Differential Diagnosis The cornerstone of Western medicine
Initial thoughts. . . • Each question asked during the patient interview reflects a sign, symptom, or risk factor for a disease that we feel may explain the patient’s presentation. • Differential diagnosis directs our patient encounter from the very beginning.
Where do we begin? • Use available information • Age • Gender • Chief complaint • Vital Signs • Chart Review (as applicable)
Studying is important! • Understanding of epidemiology • Age, gender, race • Knowledge of disease presentation • Which diseases present with cough, which with fever, acute versus chronic symptoms, etc. • Ability to recognize abnormal vital signs • Is the patient hypertensive? Tachycardic? Febrile?
Formal Differential • Not needed: • Classic presentation of common disease • Risk of acute mortality • Needed: • Atypical disease presentation • Examination or testing does not confirm suspected diagnosis • Multiple signs and symptoms with no obvious connection
Occam’s Razor • A principle attributed to the 14th century logistician and Franciscan friar, William of Ockham • “Pluralitas non est ponenda sine neccesitate” • Plurality (numerous ideas) should not be posited (considered) without necessity • That is. . . Keep it SIMPLE!!
Intuitive Postulates • Consider each sign or symptom individually • Generate a separate differential for each of the patient’s issues • Compare the problem-specific differentials • Include diagnoses that appear frequently • Those which explain all pertinent positive findings. • Exclude diagnoses that appear infrequently • Diagnoses that do not explain a majority of findings are unlikely candidates.
How to proceed. . . • Infection, neoplasm, meds/drugs, and exposure are the most likely categories • Neoplasm, trauma, meds/drugs can be ruled-out convincingly by further history alone • Exposure may be difficult – is the patient aware? • DIRECT questioning – specific possibilities
Proceeding. . . • After ranking categories – begin to think about specific diagnoses • In this case – infection is most probable • List out specific infectious etiologies
INFECTION • Infectious Mononucleosis (Epstein Barr - EBV) • Upper respiratory infection (rhinovirus, paramyxovirus, etc.) • Sinusitis • Measles • Varicella • Pneumonia • Bronchitis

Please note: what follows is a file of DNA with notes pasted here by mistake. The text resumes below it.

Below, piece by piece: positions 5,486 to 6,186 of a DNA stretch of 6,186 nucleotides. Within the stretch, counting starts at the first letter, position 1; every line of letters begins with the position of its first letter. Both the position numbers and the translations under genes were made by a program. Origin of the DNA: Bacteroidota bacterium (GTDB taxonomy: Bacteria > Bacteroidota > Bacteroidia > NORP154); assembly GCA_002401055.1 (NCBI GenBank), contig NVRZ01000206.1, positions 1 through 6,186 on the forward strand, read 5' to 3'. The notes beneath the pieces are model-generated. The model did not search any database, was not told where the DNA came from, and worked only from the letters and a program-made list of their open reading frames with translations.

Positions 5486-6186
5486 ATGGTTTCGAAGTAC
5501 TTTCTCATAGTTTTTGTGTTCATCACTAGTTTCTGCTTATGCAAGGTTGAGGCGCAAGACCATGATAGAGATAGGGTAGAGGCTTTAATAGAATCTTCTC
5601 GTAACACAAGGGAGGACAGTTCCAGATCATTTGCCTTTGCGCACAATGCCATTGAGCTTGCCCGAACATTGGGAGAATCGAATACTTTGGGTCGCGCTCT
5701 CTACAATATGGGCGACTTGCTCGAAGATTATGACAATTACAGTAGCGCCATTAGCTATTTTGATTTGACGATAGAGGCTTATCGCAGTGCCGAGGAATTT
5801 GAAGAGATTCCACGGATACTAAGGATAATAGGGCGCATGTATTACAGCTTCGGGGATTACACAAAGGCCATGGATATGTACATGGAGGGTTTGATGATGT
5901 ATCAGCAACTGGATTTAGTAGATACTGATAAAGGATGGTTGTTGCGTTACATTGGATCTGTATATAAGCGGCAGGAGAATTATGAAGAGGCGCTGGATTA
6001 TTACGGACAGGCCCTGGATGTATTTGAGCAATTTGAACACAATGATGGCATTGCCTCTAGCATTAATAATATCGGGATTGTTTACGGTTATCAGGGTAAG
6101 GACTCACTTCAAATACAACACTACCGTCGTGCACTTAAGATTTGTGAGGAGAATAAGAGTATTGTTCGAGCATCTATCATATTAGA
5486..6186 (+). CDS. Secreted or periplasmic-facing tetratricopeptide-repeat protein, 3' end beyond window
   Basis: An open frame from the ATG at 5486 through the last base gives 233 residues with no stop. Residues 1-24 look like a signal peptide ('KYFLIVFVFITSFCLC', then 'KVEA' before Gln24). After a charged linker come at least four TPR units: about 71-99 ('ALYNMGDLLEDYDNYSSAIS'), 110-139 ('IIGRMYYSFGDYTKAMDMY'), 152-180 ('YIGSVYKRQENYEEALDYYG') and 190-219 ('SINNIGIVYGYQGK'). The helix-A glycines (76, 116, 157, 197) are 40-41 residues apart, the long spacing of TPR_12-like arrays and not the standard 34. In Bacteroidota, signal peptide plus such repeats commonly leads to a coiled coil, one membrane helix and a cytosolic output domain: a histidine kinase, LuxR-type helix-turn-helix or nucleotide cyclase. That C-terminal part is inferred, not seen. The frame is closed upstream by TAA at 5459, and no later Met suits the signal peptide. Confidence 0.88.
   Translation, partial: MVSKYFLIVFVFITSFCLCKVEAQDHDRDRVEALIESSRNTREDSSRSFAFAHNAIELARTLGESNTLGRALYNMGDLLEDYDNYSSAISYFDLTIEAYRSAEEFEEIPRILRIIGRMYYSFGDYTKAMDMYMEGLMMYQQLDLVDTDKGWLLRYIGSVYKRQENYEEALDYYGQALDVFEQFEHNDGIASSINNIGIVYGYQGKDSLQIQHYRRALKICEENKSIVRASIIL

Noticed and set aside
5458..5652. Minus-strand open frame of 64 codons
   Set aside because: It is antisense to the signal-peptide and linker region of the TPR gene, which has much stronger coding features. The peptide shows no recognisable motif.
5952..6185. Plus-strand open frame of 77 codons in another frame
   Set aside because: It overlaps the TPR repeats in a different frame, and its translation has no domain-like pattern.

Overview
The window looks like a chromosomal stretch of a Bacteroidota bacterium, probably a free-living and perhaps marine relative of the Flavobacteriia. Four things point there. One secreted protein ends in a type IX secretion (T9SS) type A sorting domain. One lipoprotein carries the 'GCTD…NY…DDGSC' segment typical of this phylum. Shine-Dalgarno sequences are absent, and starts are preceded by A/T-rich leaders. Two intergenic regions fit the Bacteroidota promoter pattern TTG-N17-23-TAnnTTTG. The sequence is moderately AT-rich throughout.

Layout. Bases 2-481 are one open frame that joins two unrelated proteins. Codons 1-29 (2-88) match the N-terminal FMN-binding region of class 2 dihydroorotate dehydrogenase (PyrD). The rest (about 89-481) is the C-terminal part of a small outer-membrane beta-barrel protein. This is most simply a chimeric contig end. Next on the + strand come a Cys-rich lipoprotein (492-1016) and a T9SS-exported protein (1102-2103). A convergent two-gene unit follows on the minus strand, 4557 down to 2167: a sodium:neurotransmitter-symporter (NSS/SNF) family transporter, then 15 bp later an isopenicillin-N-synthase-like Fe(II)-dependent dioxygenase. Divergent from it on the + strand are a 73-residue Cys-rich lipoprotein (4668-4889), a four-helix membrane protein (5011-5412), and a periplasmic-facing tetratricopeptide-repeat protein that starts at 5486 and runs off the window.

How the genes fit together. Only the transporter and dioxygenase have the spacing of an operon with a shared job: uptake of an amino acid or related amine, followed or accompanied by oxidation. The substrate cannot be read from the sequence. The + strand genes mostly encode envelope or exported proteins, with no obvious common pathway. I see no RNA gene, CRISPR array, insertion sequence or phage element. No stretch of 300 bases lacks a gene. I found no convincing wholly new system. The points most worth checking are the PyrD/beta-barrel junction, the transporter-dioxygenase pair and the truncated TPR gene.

Making the diagnosis • Using epidemiological data, history, and physical we attempt to discover the correct diagnosis • If our working diagnosis proves inadequate, we return to the differential and start anew
Streamlined Process • Utilizing this more fluid thought process, as each category is considered, specific diagnoses are postulated simultaneously • As you develop the differential, more than one diagnosis may be plausible • In this case the final differential is comprised of the top possibilities in each of medical category
As illustrated here - • INFECTION • upper respiratory infection, sinusitis, EBV • EXPOSURE • insecticides, petroleum based chemicals or fumes • MEDICATION/DRUGS • inhalant abuse, medication overdose (aspirin)
Epidemiology • The study of disease in a specific population • Disease prevalence varies tremendously in different patient populations • Students should become familiar with age, gender, and race-related disease risk • In clinical study, understanding disease-specific epidemiology is equally important to knowledge of diagnosis and treatment
Epidemiology is essential • Sinusitis remains the most probable diagnosis in lieu of any further information • Young child who had not received standard immunizations consider other infectious etiologies such as varicella or measles, along with sinusitis • If this same young child had a history of exposure to someone with either of these illnesses, consideration of these diagnoses would be moved ahead of sinusitis altogether
Epidemiology is essential • Furthermore, the likelihood of pulmonary malignancy in a child would be infinitesimally small • 16-year-old male who had recently spent numerous sleepless nights studying for final examinations, we would strongly consider EBV infection • A 65 year old male with a life-long history of construction work involving asbestos, then asbestosis or pulmonary malignancy might be considered before sinusitis or EBV
Developing a Thorough Differential • First review categories or areas of medicine • Once you had identified categories that are plausible, then proceed to specific diagnoses within those categories • This ensures that you consider ALL possible areas of medicine and do not just focus on the most common
VINDICATES • Vascular • Infectious, Inflammatory • Neoplastic • Drugs • Iatrogenic, Idiopathic/psychogenic • Congenital • Autoimmune (allergic) • Trauma • Endocrine (metabolic/nutrition), Exposure • Systems